Cementing manifolds are available in a variety of configurations, with the most common configuration comprising a single sphere/single dart manifold. The sphere is dropped at a predetermined time during drilling to form a temporary seal or closure of the flowbore of the drill string, for example, or to actuate a downhole tool, such as a liner hanger, in advance of the cementing operation, as for example. Once the cement has been pumped downhole, the dart is dropped to perform another operation, such as wiping cement from the inner wall of a string of downhole tubular members.
Another common cementing manifold comprises a single sphere/double dart configuration. The sphere may be released to actuate a downhole tool, for example, followed by the first dart being launched immediately ahead of the cement, and the second dart being launched immediately following the cement. Thus, the dual darts surround the cement and prevent it from mixing with drilling fluid as the cement is pumped downhole through the drill string. Each dart typically also performs another operation upon reaching the bottom of the drill string, such as latching into a larger dart to wipe cement from the string of downhole tubular members.
Many conventional cementing manifolds include external bypass lines such as the manifolds disclosed in U.S. Pat. No. 5,236,035 to Brisco et al. and U.S. Pat. No. 4,854,383 to Arnold et al., both hereby incorporated herein by reference for all purposes. In more detail, Arnold et al. discloses a conventional external bypass cementing manifold for a single dart or double dart configuration. The single dart manifold comprises a tubular enclosure with a longitudinal passageway into which a dart is loaded. The dart holding/dropping mechanism is a ball valve connected via threads to the bottom of the tubular enclosure. An external bypass line with a bypass valve is connected via welds or threads to the tubular enclosure around the dart. For the double dart configuration, an identical arrangement of tubular enclosure, ball valve, and external bypass line with bypass valve is connected below the first tubular enclosure. Each of the darts in the dual dart configuration is separately releasable.
When the dart is in the hold position, the ball valve remains closed to prevent flow through the tubular enclosure, and flow is routed around the dart through the bypass line by opening the bypass valve. To release the dart, the bypass valve is closed, and the ball valve is opened to allow flow through the tubular enclosure, thereby causing the dart to drop into the well string.
Conventional cementing manifolds often include other external connections, such as the side-mounted sphere dropping mechanisms disclosed in Arnold et al. and U.S. Pat. No. 5,950,724 to Giebeler, hereby incorporated herein by reference for all purposes. In more detail, Arnold et al. discloses a ball dropping mechanism comprising a housing that mounts to the side of thelowermost tubular enclosure. The housing includes a bore in fluid communication with the longitudinal passageway through the tubular enclosure. In the hold position, a ball is positioned on a seat within the housing bore. To drop the ball, a screw shaft pushes the ball through the housing bore and into the longitudinal passageway, thereby dropping the ball down into the well string.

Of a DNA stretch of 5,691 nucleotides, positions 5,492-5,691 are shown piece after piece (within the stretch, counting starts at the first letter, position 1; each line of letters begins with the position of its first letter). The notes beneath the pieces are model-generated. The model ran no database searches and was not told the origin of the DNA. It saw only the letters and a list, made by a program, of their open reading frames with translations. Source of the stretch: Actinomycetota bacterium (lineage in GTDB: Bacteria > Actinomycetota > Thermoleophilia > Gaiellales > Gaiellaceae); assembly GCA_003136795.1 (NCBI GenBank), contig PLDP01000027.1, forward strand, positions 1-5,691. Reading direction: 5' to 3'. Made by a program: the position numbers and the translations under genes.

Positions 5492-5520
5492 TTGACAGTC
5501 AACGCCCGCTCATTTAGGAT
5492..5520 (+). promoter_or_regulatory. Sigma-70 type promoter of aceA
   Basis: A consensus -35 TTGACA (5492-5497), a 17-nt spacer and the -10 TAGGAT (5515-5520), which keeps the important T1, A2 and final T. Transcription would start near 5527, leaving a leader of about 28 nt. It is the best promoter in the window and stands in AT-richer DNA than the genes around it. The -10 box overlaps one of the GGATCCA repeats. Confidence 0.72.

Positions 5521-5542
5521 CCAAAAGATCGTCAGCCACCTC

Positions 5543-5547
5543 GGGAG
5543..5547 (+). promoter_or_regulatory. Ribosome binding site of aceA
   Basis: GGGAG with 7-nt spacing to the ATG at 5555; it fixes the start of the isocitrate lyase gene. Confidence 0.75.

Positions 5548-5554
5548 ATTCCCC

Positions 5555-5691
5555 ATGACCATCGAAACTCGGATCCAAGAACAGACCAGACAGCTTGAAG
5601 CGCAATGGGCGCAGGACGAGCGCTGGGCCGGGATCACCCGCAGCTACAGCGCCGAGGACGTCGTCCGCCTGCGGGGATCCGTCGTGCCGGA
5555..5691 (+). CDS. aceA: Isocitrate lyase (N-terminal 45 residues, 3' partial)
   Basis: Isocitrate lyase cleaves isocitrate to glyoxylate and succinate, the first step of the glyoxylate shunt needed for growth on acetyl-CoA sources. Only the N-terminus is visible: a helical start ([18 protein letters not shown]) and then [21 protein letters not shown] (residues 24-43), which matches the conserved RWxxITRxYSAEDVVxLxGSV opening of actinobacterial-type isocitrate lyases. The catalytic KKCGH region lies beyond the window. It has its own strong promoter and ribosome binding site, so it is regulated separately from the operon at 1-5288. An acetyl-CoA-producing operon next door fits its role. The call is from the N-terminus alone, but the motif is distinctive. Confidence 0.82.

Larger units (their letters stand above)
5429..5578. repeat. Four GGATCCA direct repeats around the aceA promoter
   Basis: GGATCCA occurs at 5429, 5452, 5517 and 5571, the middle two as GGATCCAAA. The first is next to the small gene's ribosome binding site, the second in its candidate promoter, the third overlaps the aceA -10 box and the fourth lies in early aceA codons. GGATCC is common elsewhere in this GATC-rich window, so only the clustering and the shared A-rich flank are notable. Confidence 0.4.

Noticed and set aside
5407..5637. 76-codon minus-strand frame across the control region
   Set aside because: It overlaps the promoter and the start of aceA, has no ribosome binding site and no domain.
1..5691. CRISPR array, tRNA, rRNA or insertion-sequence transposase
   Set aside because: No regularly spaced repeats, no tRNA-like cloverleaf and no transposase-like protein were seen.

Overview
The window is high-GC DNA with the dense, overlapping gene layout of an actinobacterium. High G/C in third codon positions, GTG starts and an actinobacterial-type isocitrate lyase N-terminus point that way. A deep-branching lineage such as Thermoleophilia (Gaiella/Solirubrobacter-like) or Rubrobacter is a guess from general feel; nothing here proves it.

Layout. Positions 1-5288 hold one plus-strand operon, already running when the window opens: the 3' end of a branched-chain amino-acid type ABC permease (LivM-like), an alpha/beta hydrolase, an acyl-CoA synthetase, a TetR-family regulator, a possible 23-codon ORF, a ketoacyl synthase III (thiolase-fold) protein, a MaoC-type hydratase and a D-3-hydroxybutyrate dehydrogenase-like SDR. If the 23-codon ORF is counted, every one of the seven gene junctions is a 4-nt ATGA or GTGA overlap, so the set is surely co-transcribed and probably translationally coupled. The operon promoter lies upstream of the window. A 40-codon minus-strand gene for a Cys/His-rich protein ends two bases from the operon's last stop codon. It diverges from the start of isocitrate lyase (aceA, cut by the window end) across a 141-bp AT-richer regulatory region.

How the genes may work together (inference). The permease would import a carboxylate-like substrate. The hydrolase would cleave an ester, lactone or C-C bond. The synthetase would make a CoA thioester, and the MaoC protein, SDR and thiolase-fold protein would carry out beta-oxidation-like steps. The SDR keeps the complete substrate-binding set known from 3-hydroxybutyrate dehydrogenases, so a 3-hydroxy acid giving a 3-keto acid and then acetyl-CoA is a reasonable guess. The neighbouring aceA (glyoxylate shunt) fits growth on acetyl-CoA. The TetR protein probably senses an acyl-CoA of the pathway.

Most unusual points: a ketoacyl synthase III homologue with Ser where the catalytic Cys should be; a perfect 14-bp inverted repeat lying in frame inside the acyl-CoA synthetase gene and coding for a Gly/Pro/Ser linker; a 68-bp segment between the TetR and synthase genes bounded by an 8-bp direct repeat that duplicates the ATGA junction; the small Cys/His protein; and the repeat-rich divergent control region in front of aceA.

A number of disadvantages are associated with cementing manifolds having external connections, such as external bypass lines and side-mounted sphere dropping mechanisms. In particular, several large penetrations are required in the main body of the manifold (i.e. the tubular enclosures) for making the external connections. These penetrations create high stress concentration areas and hydraulically loaded areas that reduce the overall pressure-containing capacity of the cementing manifold. The manifold must also be capable of withstanding fatigue caused by changes in operating conditions, and stress concentration areas minimize the fatigue life of a cementing manifold. Further, the ball drop mechanism and external bypass connections protrude a considerable distance from the main body of the manifold, making these components more prone to damage during well operations. In addition, the external components connect via threads or welds to the main body of the manifold, thereby presenting a safety concern. In particular, the threads could back out or the welds could fail, which would expose rig personnel to high pressure, high velocity fluids. Thus, it would be advantageous to provide a cementing manifold with internal bypass capability and with few external connections to the main body of the manifold. It would also be advantageous to eliminate threaded or welded connections to the main body of the manifold.
Some cementing manifolds have internal bypass capability, such as the TDH Top Drive Cementing Head offered by Weatherford/Nodeco. The TDH Head is purpose-built for use with a top-drive system and available in configurations to accommodate either a single ball/single dart, or single ball/dual darts. In both configurations, the TDH Head comprises a main body having a main bore and a parallel side bore, with both bores being machined integral to the main body. The darts are loaded into the main bore, and a dart releaser valve is provided below each dart to maintain it in the hold position. The dart releaser valves are side-mounted externally and extend through the main body. A port in the dart releaser valve provides fluid communication between the main bore and the side bore. The ball drop mechanism is externally side-mounted through one wall of the main body below the lowermost dart and extends into the main bore. The ball is retained by a collet, and to drop the ball, a screw shaft pushes the ball out into the main bore.